SDB, specifically OSAS, is recognized as a consistent problem in children with DS. The prevalence of DS varies between 1/650 and 1/1000 worldwide. In children with DS, Churchill “et al.” [10] reported a prevalence rate of OSAS between 24% and 59%. Recently, the high prevalence of OSAS in DS population has been confirmed by new studies in the topics. In particular, Brockmann “et al.” [11], by unattended home polysomnography performed in 44 children (mean age 3.6, min 0.1– max 10 years), reported that OSAS was present in 61% of them. Maris “et al.” [12] diagnosed OSA in 57.1% of 54 children, aged 7.5 (5.4–11.6) years. Konstantinopoulou “et al.” [13] reported that 87% of 23 children, aged 8–19 years, had OSAS. Basil “et al.” [14] found that 74% of 177 children (among pooled 303 patients; age range of 2.1-19.1 years) had OSAS and the obese individuals were more likely to have the moderate or severe condition [15].
Patients with DS have many predisposing factors for developing OSAS, including obesity, midfacial hypoplasia, an abnormally small upper airway with superficially positioned tonsils and relative tonsillar and adenoidal encroachment [16]. Moreover, these children are also at increased risk for comorbidities, such as congenital heart disease, pulmonary hypertension, ear infections and scoliosis [17]. In particular, OSAS risk was elevated in obese DS children [14]. Trois “et al.” showed a positive correlation between OSA severity and body mass index (BMI) [18]. Furthermore, OSAS has been associated with cardiovascular complication (pulmonary hypertension) [16]. Finally, Konstantinopoulou et al reported Left Ventricular diastolic dysfunction, with improvement with CPAP use [13]. The tonsil hypertrophy has a major role in addressing OSAS in DS children. Although tonsillectomy resolved 30 -50% of OSA [10], monotherapy was also reported insufficient [19]. Treatment of OSA involves the use of CPAP, upper airway surgery, and dental appliances, along with weight-reduction strategies, nasal steroids, and oral leukotriene modifiers as adjunctive treatments [20].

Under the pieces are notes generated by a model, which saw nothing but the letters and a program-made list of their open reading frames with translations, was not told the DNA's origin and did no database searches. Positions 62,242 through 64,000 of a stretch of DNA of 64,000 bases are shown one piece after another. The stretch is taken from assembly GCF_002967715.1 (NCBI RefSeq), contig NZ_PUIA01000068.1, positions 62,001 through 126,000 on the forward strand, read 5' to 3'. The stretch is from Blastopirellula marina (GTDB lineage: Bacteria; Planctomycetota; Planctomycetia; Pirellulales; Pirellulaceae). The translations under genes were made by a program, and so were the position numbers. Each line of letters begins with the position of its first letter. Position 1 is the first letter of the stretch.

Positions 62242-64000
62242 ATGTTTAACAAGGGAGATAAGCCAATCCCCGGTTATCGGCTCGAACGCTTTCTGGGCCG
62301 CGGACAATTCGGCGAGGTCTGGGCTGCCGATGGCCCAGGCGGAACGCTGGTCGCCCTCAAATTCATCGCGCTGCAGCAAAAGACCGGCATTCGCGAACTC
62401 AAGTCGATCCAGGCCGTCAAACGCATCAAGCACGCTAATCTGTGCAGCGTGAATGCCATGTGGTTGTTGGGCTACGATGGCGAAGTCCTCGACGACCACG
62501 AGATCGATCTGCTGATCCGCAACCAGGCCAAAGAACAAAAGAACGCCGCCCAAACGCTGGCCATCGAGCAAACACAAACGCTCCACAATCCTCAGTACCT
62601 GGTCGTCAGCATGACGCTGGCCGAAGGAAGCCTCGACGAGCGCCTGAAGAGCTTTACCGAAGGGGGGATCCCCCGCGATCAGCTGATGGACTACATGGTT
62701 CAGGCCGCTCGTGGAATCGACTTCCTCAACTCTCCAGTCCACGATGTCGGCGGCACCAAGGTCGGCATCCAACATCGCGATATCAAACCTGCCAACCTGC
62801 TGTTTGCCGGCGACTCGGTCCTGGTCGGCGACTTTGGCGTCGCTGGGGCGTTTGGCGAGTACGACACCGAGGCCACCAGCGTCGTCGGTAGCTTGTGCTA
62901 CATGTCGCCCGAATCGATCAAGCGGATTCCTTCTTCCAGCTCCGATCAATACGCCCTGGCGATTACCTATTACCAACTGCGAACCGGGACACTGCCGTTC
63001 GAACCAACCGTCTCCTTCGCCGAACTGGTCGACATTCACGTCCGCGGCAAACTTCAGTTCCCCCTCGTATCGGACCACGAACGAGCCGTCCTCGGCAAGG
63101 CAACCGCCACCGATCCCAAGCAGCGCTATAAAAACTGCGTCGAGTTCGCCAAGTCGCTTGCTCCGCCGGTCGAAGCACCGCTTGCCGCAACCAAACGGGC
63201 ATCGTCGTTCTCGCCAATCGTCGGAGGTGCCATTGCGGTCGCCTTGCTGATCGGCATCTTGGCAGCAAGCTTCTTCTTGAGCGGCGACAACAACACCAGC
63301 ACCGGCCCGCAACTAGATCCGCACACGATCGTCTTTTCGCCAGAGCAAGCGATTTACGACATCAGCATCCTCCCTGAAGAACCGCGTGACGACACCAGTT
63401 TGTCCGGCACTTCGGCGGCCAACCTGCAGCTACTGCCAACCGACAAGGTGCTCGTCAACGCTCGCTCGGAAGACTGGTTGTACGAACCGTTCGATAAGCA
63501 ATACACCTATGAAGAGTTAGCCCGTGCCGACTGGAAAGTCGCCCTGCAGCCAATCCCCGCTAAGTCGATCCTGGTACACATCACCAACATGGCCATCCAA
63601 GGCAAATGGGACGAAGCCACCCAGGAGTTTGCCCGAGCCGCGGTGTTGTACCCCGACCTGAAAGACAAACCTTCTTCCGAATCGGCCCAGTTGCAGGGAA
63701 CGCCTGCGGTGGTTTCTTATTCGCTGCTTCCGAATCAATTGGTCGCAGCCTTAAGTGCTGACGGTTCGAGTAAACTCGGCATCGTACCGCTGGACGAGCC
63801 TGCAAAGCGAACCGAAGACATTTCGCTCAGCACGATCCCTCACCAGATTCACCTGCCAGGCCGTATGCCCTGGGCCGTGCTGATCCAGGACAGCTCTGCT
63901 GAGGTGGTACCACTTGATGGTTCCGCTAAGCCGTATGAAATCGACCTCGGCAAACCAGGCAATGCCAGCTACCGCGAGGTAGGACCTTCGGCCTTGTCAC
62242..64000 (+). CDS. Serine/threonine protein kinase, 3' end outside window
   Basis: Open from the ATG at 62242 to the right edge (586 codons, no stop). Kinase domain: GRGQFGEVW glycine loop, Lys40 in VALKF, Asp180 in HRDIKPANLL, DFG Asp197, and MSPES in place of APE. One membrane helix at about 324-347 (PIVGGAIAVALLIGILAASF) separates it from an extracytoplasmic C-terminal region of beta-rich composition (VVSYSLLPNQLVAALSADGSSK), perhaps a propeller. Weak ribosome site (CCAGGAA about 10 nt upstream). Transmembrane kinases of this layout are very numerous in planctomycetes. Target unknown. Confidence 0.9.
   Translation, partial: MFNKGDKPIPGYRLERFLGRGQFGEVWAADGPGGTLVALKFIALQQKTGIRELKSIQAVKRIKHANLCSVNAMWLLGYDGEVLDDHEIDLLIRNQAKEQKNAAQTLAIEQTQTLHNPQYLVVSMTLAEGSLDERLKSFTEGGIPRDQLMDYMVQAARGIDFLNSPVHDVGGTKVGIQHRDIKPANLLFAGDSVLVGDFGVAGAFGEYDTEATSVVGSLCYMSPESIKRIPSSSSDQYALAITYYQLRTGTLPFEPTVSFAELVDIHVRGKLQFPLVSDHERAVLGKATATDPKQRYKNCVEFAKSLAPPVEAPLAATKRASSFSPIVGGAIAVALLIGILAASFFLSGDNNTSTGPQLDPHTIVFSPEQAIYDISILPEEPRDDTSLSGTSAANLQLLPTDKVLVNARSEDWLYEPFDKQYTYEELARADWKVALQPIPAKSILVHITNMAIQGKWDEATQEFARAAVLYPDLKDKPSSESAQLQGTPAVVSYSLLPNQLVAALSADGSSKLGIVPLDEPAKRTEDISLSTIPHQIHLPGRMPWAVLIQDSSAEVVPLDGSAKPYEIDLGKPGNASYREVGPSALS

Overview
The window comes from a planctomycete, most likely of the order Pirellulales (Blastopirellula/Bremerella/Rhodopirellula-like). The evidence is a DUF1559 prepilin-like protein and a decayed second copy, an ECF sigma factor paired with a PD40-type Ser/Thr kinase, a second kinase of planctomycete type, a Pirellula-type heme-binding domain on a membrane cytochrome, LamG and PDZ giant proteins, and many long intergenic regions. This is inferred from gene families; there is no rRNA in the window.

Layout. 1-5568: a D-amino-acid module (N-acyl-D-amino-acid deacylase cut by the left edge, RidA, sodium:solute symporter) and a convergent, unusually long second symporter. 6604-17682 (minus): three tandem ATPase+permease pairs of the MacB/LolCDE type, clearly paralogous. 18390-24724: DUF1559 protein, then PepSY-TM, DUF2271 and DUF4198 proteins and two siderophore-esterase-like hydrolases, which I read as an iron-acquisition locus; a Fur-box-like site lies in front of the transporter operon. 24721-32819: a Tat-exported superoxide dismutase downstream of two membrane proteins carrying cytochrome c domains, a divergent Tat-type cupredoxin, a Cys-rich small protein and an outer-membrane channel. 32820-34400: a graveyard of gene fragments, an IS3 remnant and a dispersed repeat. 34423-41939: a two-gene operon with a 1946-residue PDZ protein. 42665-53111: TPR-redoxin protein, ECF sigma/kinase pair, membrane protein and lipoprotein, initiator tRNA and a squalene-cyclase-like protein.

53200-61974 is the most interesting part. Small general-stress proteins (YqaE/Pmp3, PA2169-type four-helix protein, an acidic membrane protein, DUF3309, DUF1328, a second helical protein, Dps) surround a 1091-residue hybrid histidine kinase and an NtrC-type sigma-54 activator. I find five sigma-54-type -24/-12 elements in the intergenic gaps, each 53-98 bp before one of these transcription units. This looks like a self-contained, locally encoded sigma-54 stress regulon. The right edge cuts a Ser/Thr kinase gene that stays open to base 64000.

In children with DS, a polysomnographic screening is mandatory, considering the potential overall consequences of untreated OSAS [11]. A referral to a pediatric sleep laboratory for all children with Down syndrome by 4 years of age was recommended by the American Academy of Pediatrics [15]. In particular, these children are more susceptible to the additional negative impact of sleep respiratory disturbance since they have frequent pre-existing medical and neurocognitive disabilities. The early diagnosis and treatment are not only aimed to ameliorate the sleep quality of these children but also to obtain positive physical effects. Unfortunately, it is also recognized that the access to a sleep specialist may be limited in some geographic areas.

Figure 1

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Figure 1
The picture shows a 5-minute polysomnographic recording of the case patient. She had frequent apnoas, oxygen desaturations, snoring, autonomic activation and arousals.